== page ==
Omero: You know, I have to say, it was great to work with them. It was very much a collaborative process. They are a larger firm than me, and so they took the lead on the fieldwork. Neil Newhouse has been in the business for a long time obviously, but it was very much a very collaborative effort between him, Alex Bratty, who worked with him, and me. Our view of the results, maybe were there subtle differences, you would have to spend a lot of time really thinking about it to identify them. C&E: Is this sort of survey, where you try to focus in one subset nationwide, something you see happening more and more in the future?
Omero: Well, definitely people try to come up with these taglines. It’s out of a desire to make some sense of this political landscape and out of swing voters. To find a key voter, that is important so you can be more efficient in your communications, in who you talk to, and you can better understand voters. You don’t want to simply listen to the folks who are the noisiest. Every cycle, people come up with different ones, and some of them don’t really sound swing or some of them are misidentified a little bit in the press.
In this particular case, though, I think we’re talking about swing women, swing moms. While other folks look at marital status, I think parental status has a large impact here that is different than demographic differences. You see demographic differences between married and unmarried women. It’s the demographic differences that explain some of the political differences, but these Wal-Mart moms had the same education and income level as women overall, so it wasn’t a function of that.
C&E: Maybe we could talk a little bit, generally, about new techniques in surveys and polling. What do you think is coming up that will change the way the industry works?
Omero: I think it depends on what the use of the poll is. So, if you are talking about a national survey, there’s all kinds of things, whether it’s the Internet or whether it’s cell phone only, which is only just recently having a little bit of effect. I think there is a distinction between creative methodology and creative messaging; creative methodology is great for reaching younger voters and national studies or institutional work where they have the budget to be sort of the resource and academic-like institution and resource of these kinds of differences. Then you’re talking about candidate work, where these kinds of techniques are not as applicable and those folks, wherever they’re running, whether for city council or US Senate, they want creative messaging. They want messaging that is really unique and specific and custom to them and speaking to voters and speaking to women—not copying what everyone else is saying that day.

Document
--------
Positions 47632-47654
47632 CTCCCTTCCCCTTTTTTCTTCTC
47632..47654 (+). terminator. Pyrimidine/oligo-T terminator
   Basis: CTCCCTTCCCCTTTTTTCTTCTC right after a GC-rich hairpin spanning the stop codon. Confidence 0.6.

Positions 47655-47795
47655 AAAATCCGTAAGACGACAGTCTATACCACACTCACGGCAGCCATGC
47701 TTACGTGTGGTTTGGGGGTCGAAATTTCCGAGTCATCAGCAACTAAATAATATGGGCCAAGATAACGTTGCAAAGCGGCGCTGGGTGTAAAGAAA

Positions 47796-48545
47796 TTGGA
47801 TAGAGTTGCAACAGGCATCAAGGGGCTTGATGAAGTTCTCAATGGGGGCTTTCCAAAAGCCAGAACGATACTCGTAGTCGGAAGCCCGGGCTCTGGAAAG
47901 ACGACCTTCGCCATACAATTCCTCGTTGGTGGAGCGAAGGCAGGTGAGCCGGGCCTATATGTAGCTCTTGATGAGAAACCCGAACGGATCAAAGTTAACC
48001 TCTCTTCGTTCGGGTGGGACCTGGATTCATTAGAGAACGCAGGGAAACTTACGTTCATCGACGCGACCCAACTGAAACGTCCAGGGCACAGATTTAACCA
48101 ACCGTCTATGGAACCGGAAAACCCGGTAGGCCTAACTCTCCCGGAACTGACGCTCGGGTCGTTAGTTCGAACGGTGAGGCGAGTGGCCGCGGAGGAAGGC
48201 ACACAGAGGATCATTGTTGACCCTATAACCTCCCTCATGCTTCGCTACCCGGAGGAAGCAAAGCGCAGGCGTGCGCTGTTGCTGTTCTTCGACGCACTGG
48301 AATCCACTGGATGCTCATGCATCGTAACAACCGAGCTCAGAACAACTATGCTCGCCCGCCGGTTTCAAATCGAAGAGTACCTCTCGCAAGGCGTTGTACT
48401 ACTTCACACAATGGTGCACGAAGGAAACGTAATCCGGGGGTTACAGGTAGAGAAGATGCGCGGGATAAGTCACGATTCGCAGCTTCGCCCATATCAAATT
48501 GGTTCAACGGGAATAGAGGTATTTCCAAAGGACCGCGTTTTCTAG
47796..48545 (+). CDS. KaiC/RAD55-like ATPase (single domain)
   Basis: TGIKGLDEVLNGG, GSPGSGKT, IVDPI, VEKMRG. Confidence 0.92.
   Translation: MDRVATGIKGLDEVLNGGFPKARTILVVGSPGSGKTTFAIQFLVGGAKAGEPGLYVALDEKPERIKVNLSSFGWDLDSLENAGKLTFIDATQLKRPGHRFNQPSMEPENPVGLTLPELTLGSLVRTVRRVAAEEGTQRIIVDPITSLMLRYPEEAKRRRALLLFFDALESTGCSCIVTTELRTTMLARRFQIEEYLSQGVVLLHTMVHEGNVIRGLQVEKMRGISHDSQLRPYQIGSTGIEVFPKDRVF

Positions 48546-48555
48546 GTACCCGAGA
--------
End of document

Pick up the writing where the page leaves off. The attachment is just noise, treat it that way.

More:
We’ve done some nteresting techniques; I think people are doing a lot of this too, in terms of creative qualitative work. We’ve done conference calls and focus groups as opposed to in person; we’ve done bulletin board and online focus groups, which are really useful if you have a donor group that is all over the place. It’s a really good way to get people involved and get their cooperation from wherever. Then we’ve done one-on-one interviews instead of focus groups to test ads.
C&E: How about online ad testing?
Omero: We’ve done online ad testing and that’s worked well, depending on the electorate. We did it in an area where they had a very highly engaged electorate and it was a primary, so it was good. It was just to get a very good gut check, not to get very detailed or in depth.
C&E: One pollster was telling me he thinks that because it is the most scientific, the polling industry evolves more rapidly than others.
Omero: We have to adapt quickly, but I think everybody else has to adapt quickly also. You have to do more mail in order to get more people to pay attention; you have to use more sophisticated buying techniques because people are watching shows all over the spectrum, and cable penetration is so high it becomes almost like broadcast in a lot of markets. You know online and IVR polling has moved dramatically in the last five years and you know voter files are far better than when I started in the business.
Margie Omero is the president of Momentum Analysis, a Democratic polling shop. Her clients have included the DNC, DCCC and EMILY’s List.